Kreitler hopped in his Vanagon and checked out different ski resorts. He went to Jackson Hole, Telluride and what turned out to be his home—Squaw Valley, Ca.

"I discovered a different breed of skier. I grew up around guys who were super strong and went fast all around the mountain. But Sun Valley isn’t big mountain type of terrain. Basically you have to hit a cat track if you want any air," Kreitler said.

"These guys were just wide open."

Jaquet recalls, "It’s kind of funny, but we didn’t know what was happening. The year Kent and Shane left school was the year the free skiing movement started. They started getting into the scene and then they became the two most publicized guys."

 

Tracking to the top

Kreitler settled in Squaw Valley in 1995 with a group of hard core skiers, including McConkey, Dean Conway, Shane Anderson, Chuck Patterson and Robb Gaffney.

The group was bent on breaking the conventional boundaries and ideas.

"Squaw is like a huge terrain park. It got me into jumping. The mountain has tons of challenging cruise-type lines and air. I just got more and more solid. I felt like I was on the progressive end of a new movement," Kreitler said.

In the finest ski bum fashion his first digs consisted of a closet in a friend’s bedroom.

"It was cool. I had a bed in there. I had posters on the wall," he said.

To earn money, Kreitler began spending more time in front of the camera pulling off more and more daring feats.

Recognition and respect was slow in coming, however.

Kreitler recalled, "It was frustrating for a long time. I always hung out with snowboarders and their industry was teeing off. It was geared to the right things. I watched my friends pull in six-figure checks. No one gave a s--- about the ski industry. It was falling off the backside."

What helped changed the shape of the extreme ski industry was a maverick named Greg Stump.

"Stump was the guy who came out and challenged people’s perceptions," Kreitler remarked. "Because Stump’s work came out of Squaw, it definitely influenced my decision to move here."

 

Working hard

Kreitler embodies the maxim, "do what you love and the money will follow."

In his early days at Squaw Valley he lived on $7,000 a year, earned by ski modeling, photo incentives and participating in extreme contests.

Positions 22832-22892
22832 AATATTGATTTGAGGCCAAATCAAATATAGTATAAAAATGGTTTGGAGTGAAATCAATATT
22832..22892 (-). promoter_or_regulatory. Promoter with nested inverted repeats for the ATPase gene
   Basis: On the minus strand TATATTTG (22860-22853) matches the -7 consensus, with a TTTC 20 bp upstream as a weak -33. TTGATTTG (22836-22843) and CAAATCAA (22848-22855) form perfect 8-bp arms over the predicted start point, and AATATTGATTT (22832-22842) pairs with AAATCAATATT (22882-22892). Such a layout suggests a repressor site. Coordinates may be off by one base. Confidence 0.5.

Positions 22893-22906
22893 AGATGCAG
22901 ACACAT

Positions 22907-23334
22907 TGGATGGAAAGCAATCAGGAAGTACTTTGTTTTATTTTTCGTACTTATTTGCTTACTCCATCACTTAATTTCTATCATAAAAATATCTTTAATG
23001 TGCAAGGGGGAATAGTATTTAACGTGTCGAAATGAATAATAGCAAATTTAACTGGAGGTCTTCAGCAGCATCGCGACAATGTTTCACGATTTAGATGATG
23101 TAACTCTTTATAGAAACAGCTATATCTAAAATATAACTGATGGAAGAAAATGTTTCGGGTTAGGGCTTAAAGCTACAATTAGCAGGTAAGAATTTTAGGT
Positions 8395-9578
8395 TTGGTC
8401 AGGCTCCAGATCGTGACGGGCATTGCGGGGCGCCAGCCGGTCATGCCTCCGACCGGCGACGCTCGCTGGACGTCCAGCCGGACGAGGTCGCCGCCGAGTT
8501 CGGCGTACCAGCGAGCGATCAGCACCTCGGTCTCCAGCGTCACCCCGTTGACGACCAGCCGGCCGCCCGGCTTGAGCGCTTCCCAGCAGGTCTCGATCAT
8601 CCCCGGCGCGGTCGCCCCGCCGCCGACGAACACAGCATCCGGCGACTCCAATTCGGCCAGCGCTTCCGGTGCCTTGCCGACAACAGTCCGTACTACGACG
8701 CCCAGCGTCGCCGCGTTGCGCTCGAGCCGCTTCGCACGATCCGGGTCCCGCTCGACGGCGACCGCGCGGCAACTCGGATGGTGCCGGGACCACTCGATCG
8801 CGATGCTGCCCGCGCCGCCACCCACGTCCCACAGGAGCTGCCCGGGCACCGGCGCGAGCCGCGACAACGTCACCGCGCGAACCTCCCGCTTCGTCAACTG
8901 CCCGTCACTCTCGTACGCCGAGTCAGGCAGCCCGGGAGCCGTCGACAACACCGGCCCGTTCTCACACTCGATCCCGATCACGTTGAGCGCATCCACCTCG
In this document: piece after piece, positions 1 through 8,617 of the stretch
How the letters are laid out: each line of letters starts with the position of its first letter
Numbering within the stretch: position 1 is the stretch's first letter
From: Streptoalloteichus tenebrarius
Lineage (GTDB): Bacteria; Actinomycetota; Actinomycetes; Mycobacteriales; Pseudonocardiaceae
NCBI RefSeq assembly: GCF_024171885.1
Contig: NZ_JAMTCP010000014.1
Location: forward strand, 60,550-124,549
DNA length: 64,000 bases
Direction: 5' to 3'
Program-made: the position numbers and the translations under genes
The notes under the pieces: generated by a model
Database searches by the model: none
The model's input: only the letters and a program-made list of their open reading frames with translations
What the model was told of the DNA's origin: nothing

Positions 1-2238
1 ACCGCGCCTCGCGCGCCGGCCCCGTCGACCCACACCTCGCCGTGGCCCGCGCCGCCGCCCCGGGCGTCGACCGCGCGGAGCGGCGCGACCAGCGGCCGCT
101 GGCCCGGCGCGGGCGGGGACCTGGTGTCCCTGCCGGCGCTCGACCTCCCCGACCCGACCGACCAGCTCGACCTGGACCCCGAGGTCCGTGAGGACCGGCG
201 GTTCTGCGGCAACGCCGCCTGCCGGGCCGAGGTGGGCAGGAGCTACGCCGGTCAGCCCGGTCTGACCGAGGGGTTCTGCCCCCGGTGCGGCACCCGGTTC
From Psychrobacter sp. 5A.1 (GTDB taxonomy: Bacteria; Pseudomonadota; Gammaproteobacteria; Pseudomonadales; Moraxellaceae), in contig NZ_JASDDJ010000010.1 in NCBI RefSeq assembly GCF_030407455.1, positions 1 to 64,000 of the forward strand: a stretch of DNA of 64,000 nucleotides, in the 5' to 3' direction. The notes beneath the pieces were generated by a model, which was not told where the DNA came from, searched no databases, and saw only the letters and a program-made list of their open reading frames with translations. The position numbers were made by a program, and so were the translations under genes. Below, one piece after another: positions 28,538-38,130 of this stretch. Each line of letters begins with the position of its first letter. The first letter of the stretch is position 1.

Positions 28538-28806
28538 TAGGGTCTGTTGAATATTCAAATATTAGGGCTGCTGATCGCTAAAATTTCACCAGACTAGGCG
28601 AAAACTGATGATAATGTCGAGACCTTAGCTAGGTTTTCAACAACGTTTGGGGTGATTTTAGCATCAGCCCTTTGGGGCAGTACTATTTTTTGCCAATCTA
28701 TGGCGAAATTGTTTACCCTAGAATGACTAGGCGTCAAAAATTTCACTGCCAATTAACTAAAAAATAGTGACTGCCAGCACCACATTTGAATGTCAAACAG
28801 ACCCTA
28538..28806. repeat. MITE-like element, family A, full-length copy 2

Kreitler said, "I always had a really strong work ethic. My parents would never help me. My Dad worked really hard for his money. It didn’t really take much for me to go on.

"My philosophy is if you work hard at what you love and keep your karma good things will work out.

"Of course, I think you do something for love of it. But eventually you want validation and paychecks. You want to be respected for it."

While some might think jumping off cliffs and straightlining 5,000 foot vertical peaks before your morning coffee is sheer lunacy, Kreitler has a different mindset.

"The fear comes beforehand when you’re just thinking about it. But when you’re actually skiing you can’t factor it in. Definitely, I look back and see how on edge it was. But I feel lucky to be in those mountains and doing first ascents. I feel like I’m doing what I was born to do," he said.

 

Moving up

In 1996, Kreitler signed long-term contracts with Spyder and Smith Sport Optics.

K2 also came on board as Kent became a legitimate and respected player in the industry. The "big time" included an agent at the firm Pro Motion.

"You need someone who can talk up," Kreitler explained.

Tag Kleiner, Promotions Manager at Smith remarked, "Kent is part of our "A" team. He’s one of our top five guys. He is really influential to a worldwide extent. He’s got a little bit of hometown flair for us. He also at the top of the game as far as freeskiing goes."

In 1997 Freeze Magazine, published by college roommate Jaquet, named Kreitler one of the 12 most influential free skiers in the world.

"We called it the Dirty Dozen," Jaquet said. "It was about the 12 people we felt were launching the free skiing movement. If free skiing has a signature person, it is Kent."

"I was stoked," Kreitler said.

 

A busy schedule

Between filming in exotic locales and making personal appearances, fitting in a normal life doesn’t quite compute.

The month of March typified a normal slice of Kreitler’s life.

He said, "I’m leaving Squaw to go to (Adam) Heaney’s bachelor party in Mexico. Then I’m flying to Chamonix, France to do a big mountain extreme contest. I’ll be there for 10 days. Then I’m going to Las Vegas for a trade show. I’ll be at Snow Summit for three days for a terrain park gathering.

"Then I’m going to Mammoth (Mountain, Calif.) to film and do a story for Freeze magazine. We’re taking my RV for that one. On the 16th I’m going to Japan for the Japanese X Games. Then I’m off to Alaska to do a ski film."

"It’s kind of a crazy month."

 

Rewards for a pacesetter

If freeskiing is at the forefront of a new spin on alpine skiing, Kreitler is helping to lead the charge.

Jaquet said, "Kent is one of the strongest skiers around. He pioneered fast all-mountain lines when he first filmed in Alaska. When you watch film now and see kids throwing down these 5,000 foot almost vertical lines—well, Kent was doing that four years ago."

Kreitler summed up, "There’s a lot going on right now. Freeskiing has given a great new focus to the ski industry. Everything is really good. It takes a lot of energy, but I love it.

"I think I will always have a place in the ski industry. I’ve been sort of heavily involved in the formation of this discipline and I feel like I’m a part of it. I think it’s just going to get better."

 

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Copyright 2000 Express Publishing Inc. All Rights reserved. Reproduction in whole or in part in any form or medium without express written permission of Express Publishing Inc. is prohibited.